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Prostate cancer

Integrative molecular analyses define correlates of high B7-H3 expression in metastatic castrate-resistant prostate cancer

Localized prostate cancer (PC) is curable, but options are limited for recurrent or metastatic tumors developing resistance to androgen-deprivation therapy (ADT) or AR targeted therapy (ART), known as metastatic castration-resistant prostate cancer (mCRPC). Overexpressed tumor antigens, such as PSMA, are targets of novel PET imaging approaches1 as well as precision therapeutics (177Lu-PSMA-617) in mCRPC (https://www.accessdata.fda.gov/drugsatfda_docs/label/2022/215833s000lbl.pdf). Identifying additional mCRPC tumor antigens contributes to new strategies to develop precision antibody-drug conjugates that permit immuno- or cellular therapies2,3.

B7-H3 is a transmembrane glycoprotein in the B7 immune checkpoint superfamily4. Other well-known members, such as PD-L1 and CTLA-4, are targets in various hematologic and solid tumors5,6,7. B7-H3 is overexpressed in several cancers including prostate cancer, with minimal expression in normal prostatic tissue8,9,10,11,12. Higher expression of B7-H3 correlates with poor cancer prognosis8. B7-H3 has implications for cancer cell transformation and metastasis, and is thought to have a significant effect on the tumor microenvironment and immune suppression11,13. New strategies have been developed to target B7-H3 through antibody-dependent cell-mediated cytotoxicity14, antibodydrug conjugates15 and linking with immunotherapy such as chimeric antigen receptor-T cell16 or NK cell therapies17. However, little is known about the molecular features and regulatory mechanisms of B7-H3 in mCRPC, which prevents the optimal design of such targeted interventions and precludes rational patient selection. To address these barriers, we characterized the genomic, transcriptomic and epigenomic features of B7-H3 expression in mCRPC.

We first evaluated transcript expression profiles of B7-H3 (CD276) and other immune-regulatory genes in mCRPC. We conducted bioinformatic interrogations on whole-exome (WES) and whole-transcriptome sequencing (WTS) data from the datasets including MSKCC 2010 (n = 131, primary PC; n = 19, CRPC)18, SU2C/PCF (n = 208, mCRPC)19, SUWC (n = 101, mCRPC)20, and GTEx (n = 245, benign prostate tissue) datasets21. The MSKCC samples included both primary and metastatic tumors processed through the same platform. mRNA expression of B7-H3 was significantly increased in metastatic PC compared to primary PC (p = 0.004) (Fig. 1a). In other mCRPC datasets, expression of B7-H3 was significantly elevated in both mCRPC datasets compared to benign prostate tissues (median TPM 115, 87 vs. 60, p < 0.0001) (Fig. 1b). We also evaluated the association of the expression of B7-H3 mRNA with protein levels and found significant association in 369 cancer cell lines (p = 1.03E-72) (Supplementary Fig. 1a). In 10 patient-derived xenograft (PDX) models of castration-resistant prostate cancer (LuCaP PDX series)22, we detected B7-H3 expression in each PDX tumor pair and found a positive trend between mRNA and protein expression (n = 10, r = 0.52, p = 0.06) (Supplementary Figs. 1b–c and 4). Based on TPM, other B7 family members including PD-L1 (CD274), PD-L2 (PDCD1LG2), and CTLA-4, exhibited reduced expression in both mCRPC datasets and had limited overall transcript abundance compared to B7-H3 (Fig. 1c–e). Other immunological markers exhibited low abundance or were not overexpressed in mCRPC (Supplementary Fig. 2). The expression of B7-H3 in mCRPC was independent of that of PSMA, and exhibited robust expression even in PSMA-low tumors (Fig. 1f–g). This suggests that targeting B7-H3 could be an attractive alternative for PSMA-negative/low mCRPC patients.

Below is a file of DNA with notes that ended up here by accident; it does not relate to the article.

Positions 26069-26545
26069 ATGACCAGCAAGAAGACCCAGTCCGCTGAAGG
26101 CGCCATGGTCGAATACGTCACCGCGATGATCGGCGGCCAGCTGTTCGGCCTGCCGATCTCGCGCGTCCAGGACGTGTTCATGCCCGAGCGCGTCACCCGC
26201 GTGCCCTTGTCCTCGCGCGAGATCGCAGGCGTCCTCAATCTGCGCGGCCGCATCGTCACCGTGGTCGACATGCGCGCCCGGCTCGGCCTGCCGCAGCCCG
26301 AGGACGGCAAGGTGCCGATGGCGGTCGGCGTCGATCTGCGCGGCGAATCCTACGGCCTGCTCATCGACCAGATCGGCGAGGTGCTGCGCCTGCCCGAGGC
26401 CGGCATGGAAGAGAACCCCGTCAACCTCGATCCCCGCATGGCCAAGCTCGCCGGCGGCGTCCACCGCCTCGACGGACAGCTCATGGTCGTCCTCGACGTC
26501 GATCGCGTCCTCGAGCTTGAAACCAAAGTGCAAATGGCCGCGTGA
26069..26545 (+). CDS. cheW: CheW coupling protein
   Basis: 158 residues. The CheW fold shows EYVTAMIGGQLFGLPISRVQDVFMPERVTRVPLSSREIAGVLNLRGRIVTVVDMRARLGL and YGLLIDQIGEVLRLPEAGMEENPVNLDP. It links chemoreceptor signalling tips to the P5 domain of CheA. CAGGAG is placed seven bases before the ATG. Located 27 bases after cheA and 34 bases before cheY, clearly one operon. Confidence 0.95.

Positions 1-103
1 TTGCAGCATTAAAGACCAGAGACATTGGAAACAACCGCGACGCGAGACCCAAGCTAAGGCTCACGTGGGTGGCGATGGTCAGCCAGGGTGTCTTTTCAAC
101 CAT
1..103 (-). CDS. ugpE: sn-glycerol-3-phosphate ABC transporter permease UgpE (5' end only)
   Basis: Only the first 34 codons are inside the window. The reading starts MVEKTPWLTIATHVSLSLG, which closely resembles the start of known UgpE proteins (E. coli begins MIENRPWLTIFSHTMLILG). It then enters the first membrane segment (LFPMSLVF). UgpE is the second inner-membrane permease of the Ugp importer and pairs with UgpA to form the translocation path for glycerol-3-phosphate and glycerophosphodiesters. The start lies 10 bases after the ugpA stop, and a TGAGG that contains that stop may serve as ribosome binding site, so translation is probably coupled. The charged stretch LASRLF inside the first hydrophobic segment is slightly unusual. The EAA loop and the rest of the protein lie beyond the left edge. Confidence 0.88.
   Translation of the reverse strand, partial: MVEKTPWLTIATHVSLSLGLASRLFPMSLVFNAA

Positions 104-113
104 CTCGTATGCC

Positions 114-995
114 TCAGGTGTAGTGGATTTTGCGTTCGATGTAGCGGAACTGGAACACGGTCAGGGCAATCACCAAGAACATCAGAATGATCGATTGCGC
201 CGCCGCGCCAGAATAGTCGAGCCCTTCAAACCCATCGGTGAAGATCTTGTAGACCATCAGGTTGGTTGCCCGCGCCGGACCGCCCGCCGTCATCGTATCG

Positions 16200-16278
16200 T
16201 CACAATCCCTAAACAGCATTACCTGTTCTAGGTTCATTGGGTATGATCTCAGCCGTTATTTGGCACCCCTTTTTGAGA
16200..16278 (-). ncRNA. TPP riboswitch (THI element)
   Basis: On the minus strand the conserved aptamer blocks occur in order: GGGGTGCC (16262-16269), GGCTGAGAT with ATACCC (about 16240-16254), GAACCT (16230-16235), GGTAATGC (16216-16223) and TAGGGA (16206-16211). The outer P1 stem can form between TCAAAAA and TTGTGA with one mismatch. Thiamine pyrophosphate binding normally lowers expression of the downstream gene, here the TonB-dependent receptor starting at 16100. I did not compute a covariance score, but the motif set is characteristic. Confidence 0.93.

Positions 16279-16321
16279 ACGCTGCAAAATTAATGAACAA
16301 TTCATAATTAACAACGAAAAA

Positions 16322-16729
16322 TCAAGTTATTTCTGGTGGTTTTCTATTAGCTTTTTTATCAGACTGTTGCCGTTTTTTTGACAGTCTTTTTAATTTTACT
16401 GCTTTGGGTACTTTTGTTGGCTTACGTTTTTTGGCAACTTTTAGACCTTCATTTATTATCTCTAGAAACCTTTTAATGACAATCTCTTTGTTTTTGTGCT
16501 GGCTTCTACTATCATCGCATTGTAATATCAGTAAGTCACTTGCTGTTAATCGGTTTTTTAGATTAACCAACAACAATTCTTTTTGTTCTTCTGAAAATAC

Fig. 1: B7-H3 is selectively overexpressed in mCRPC.
figure 1

a mRNA expression of B7-H3 in primary and metastatic prostate cancer (PC). Whole-transcriptome sequencing (WTS) data were obtained and analyzed from MSKCC 2010 (primary PC in gray, n = 131; metastatic PC in red, n = 19). All data are median with 95% CI. Statistical significance was using student t-test. **P < 0.01. be mRNA expression of B7-H3, PD-L1, PD-L2, and CTLA-4, respectively, in mCRPC (SU2C, green; SUWC, orange) and normal prostate tissue (GTEX, blue). Whole-transcriptome sequencing (WTS) data were obtained and analyzed from SU2C/PCF (n = 208, mCRPC), SUWC (n = 101, mCRPC), and GTEx (n = 245, benign prostate tissue). Data of other B7 family genes are shown in Supplementary Fig. 2. All data are median with 95% CI. Statistical significance was assessed using one-way ANOVA for multiple comparisons. ****P < 0.0001. f, g Lack of correlation of mRNA expression of B7-H3 and PSMA in mCRPC datasets SU2C/PCF (n = 208, r = 0.0003) and SUWC (n = 101, r = −0.024), respectively. Associations were determined by Pearson correlations. h Percentage of cells expressing B7-H3 (B7-H3 positive, green; B7-H3 negative, gray) before (17.9%) and after (38.5%) enzalutamide treatment. ScRNA-Seq analysis was performed on cells from patient before (n = 112) and after enzalutamide (n = 83) treatment. i GSEA of B7-H3 with functional oncogenic pathways. WTS data of mCRPC datasets SU2C/PCF (n = 208) and SUWC (n = 101) mCRPC were combined for GSEA. NES cutoff value 1.4. NES normalized enrichment score. FDR false discovery rate.

To examine how mCRPC tumor cells regulate B7-H3 expression in response to the ART, enzalutamide, we analyzed single-cell mRNA sequencing (scRNA-seq) data of paired biopsy samples from one patient (pre- and post-enzalutamide). We found an increased proportion of B7-H3-expressing tumor cells post-enzalutamide (38.5%) relative to pre-enzalutamide (17.9%) (Fig. 1h). Based on the genomic alterations in mCRPC with high B7-H3 expression, B7-H3 was associated with several known resistance markers including PTEN inactivation and AR-V7 detection19,20,23 (Supplementary Fig. 3). We conducted Gene Set Enrichment Analysis (GSEA)24 on mCRPC datasets (SU2C/PCF, n = 208 and SUWC, n = 101) and identified B7-H3 was enriched of TGF-beta, WNT, and Epithelial-to-Mesenchymal Transition (EMT) signaling pathways (Fig. 1i); each has been associated with resistance to enzalutamide25,26,27. Altogether, we found robust B7-H3 expression in mCRPC patients with existing molecular or signaling features that promote resistance to ADT and/or ART.